The judge overseeing the fraud and conspiracy trial of Enron Corp. founder Kenneth Lay and former CEO Jeffrey Skilling declined Monday to dismiss the case based on defense allegations of prosecutorial misconduct.

U.S. District Judge Sim Lake said attorneys for Lay and Skilling failed to substantiate their claims that "deliberate, systematic prosecutorial misconduct" has choked their efforts to prepare for trial.

The judge said at a Dec. 1 hearing that he doubted he would dismiss the charges based on the allegations.

For several months, the defense teams have argued that prosecutors have squashed their trial preparation efforts by making obvious or veiled threats to critical witnesses that they could be indicted or face harsh sentences if they talk to the defense teams.

Prosecutors have denied intimidating anyone.

In September, Lake sent letters to lawyers for witnesses saying they were free to talk to the defense teams without fear of retribution from the government. The letter said witnesses needed no permission from prosecutors to talk to the defendants, that they were free to testify for the defense and they could discuss anything with the defense regardless of plea agreements that may limit such discussions.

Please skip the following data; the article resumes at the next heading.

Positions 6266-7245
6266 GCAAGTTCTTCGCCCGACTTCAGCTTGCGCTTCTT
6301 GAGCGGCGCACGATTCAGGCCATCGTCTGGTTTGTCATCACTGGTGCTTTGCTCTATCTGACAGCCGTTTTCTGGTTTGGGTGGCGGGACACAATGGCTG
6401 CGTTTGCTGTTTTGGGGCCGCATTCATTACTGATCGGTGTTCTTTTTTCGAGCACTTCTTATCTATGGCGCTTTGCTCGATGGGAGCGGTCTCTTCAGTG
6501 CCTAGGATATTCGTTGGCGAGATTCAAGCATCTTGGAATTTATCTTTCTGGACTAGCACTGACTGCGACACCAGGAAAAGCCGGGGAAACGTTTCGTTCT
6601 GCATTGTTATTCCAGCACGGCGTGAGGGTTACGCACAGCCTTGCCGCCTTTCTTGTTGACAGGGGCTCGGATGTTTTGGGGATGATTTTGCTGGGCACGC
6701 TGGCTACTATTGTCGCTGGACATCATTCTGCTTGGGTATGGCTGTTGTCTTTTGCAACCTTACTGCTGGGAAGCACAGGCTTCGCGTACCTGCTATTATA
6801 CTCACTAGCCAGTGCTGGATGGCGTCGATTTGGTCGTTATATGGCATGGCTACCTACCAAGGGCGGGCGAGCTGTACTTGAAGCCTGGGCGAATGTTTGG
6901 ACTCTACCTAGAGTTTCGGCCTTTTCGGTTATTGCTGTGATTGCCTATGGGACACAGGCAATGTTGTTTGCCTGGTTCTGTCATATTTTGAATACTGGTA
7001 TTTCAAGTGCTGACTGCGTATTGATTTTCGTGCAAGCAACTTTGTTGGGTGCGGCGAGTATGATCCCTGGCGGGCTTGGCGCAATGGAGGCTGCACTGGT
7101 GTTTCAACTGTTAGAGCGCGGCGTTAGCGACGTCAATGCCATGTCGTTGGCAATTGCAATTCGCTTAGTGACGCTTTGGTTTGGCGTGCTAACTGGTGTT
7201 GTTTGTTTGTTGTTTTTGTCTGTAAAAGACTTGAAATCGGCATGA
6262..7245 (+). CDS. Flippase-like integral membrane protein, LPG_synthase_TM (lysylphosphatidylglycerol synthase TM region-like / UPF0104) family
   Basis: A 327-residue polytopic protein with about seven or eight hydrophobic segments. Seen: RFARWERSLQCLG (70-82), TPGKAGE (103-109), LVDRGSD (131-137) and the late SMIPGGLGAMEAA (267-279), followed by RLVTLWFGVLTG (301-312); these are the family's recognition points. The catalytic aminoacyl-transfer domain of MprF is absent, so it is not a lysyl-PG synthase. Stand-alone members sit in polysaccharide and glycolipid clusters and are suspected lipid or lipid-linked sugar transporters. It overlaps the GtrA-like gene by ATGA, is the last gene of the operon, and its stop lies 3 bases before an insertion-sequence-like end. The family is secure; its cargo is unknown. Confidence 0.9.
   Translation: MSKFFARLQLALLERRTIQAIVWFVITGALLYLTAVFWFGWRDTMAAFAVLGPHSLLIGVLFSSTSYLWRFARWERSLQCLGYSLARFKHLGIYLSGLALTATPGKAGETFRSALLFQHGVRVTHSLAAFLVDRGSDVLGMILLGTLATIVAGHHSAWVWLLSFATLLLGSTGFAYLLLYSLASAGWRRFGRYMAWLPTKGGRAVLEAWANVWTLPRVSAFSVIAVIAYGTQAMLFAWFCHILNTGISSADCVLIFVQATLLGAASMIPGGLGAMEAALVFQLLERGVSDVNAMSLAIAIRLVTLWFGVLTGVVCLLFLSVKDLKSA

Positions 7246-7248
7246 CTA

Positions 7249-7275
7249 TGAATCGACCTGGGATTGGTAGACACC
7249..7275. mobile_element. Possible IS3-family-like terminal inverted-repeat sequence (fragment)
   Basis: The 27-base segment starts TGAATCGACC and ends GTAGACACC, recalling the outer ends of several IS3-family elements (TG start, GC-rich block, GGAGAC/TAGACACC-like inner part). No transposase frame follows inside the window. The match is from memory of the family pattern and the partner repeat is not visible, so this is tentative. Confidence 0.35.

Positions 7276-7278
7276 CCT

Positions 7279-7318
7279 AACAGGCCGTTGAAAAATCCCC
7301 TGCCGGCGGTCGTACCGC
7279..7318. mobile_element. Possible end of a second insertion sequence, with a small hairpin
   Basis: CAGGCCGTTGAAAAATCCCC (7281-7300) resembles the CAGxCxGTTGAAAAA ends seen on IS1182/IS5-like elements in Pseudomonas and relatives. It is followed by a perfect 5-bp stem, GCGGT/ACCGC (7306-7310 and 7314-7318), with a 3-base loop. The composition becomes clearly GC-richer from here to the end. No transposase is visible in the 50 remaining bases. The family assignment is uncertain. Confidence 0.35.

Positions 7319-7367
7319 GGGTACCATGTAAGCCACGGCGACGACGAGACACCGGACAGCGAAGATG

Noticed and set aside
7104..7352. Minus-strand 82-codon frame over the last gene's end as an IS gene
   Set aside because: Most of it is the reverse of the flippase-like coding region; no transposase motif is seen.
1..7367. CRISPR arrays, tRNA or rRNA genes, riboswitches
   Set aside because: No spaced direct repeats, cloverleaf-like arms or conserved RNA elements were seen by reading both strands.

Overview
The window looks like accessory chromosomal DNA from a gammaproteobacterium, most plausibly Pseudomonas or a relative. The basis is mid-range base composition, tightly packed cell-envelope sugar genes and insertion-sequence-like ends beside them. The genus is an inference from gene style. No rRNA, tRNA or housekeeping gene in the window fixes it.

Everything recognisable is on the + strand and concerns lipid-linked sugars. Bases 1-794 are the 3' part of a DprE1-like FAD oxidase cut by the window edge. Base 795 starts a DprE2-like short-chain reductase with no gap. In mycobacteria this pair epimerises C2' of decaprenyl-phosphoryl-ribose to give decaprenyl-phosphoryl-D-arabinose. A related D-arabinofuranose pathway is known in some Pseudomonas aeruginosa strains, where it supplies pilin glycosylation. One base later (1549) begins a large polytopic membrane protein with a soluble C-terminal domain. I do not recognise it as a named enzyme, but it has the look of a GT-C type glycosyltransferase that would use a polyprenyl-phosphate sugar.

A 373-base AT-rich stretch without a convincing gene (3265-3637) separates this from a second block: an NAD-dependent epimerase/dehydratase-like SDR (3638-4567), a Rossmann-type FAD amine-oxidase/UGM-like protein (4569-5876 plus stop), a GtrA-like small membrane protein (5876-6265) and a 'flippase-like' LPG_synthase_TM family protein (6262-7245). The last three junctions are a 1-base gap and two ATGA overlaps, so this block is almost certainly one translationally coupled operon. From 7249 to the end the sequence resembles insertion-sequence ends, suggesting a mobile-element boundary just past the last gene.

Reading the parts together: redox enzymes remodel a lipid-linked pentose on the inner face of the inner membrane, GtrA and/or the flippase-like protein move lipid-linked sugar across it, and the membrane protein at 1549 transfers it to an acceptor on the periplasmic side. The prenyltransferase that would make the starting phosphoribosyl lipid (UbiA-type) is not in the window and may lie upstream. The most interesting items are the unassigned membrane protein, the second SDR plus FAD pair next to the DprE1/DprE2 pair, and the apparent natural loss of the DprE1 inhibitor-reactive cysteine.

It also said Lake was willing to meet with witnesses to discuss any concerns. None took him up on the offer.

Skilling's lead trial lawyer, Daniel Petrocelli, and Michael Ramsey, Lay's lead lawyer, said the judge's assurances haven't broken the witnesses' silence.

But Lake said in his ruling that even if witnesses or their lawyers spurned the defense teams out of fear, the judge's steps to provide reassurance "remedied any harm to defendants."

In a speech last month to Houston business and academic leaders, Lay pleaded with witnesses to come forward on his behalf. "It will only take a few brave individuals who are willing to stand up and say it's time for the truth to come out," Lay told the Houston Forum.

Skilling faces 35 counts of fraud, conspiracy, insider trading and lying to auditors for allegedly conspiring to fool investors into believing Enron was healthy before revelations of hidden debt and inflated profits fueled the company's December 2001 collapse. Lay faces seven counts of conspiracy and fraud alleging he perpetuated the ruse after Skilling abruptly resigned in August that year.

Both have pleaded not guilty.